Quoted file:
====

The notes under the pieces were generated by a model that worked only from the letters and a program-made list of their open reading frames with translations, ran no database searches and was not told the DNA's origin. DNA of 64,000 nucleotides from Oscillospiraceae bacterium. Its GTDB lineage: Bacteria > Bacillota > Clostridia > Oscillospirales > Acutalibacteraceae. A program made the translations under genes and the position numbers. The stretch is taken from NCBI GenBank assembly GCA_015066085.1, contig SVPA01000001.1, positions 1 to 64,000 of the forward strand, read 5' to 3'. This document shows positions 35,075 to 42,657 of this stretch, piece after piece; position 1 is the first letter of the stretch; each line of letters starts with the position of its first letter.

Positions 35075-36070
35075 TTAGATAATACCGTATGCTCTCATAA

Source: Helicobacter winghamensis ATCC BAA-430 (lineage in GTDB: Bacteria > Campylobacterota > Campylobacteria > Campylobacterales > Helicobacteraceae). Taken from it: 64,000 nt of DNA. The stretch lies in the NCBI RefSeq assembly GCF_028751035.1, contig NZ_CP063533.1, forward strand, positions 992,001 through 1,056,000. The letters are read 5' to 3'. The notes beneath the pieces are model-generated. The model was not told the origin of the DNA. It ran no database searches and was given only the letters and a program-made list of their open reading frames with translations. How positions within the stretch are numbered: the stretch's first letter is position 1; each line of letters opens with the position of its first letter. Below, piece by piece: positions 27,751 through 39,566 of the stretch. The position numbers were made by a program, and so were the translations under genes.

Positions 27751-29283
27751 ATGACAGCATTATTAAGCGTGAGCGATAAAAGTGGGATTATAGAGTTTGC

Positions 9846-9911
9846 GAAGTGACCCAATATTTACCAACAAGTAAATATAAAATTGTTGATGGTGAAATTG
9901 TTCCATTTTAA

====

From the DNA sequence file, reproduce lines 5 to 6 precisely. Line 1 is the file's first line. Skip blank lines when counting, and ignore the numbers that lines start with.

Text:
Positions 27751-29283
27751 ATGACAGCATTATTAAGCGTGAGCGATAAAAGTGGGATTATAGAGTTTGC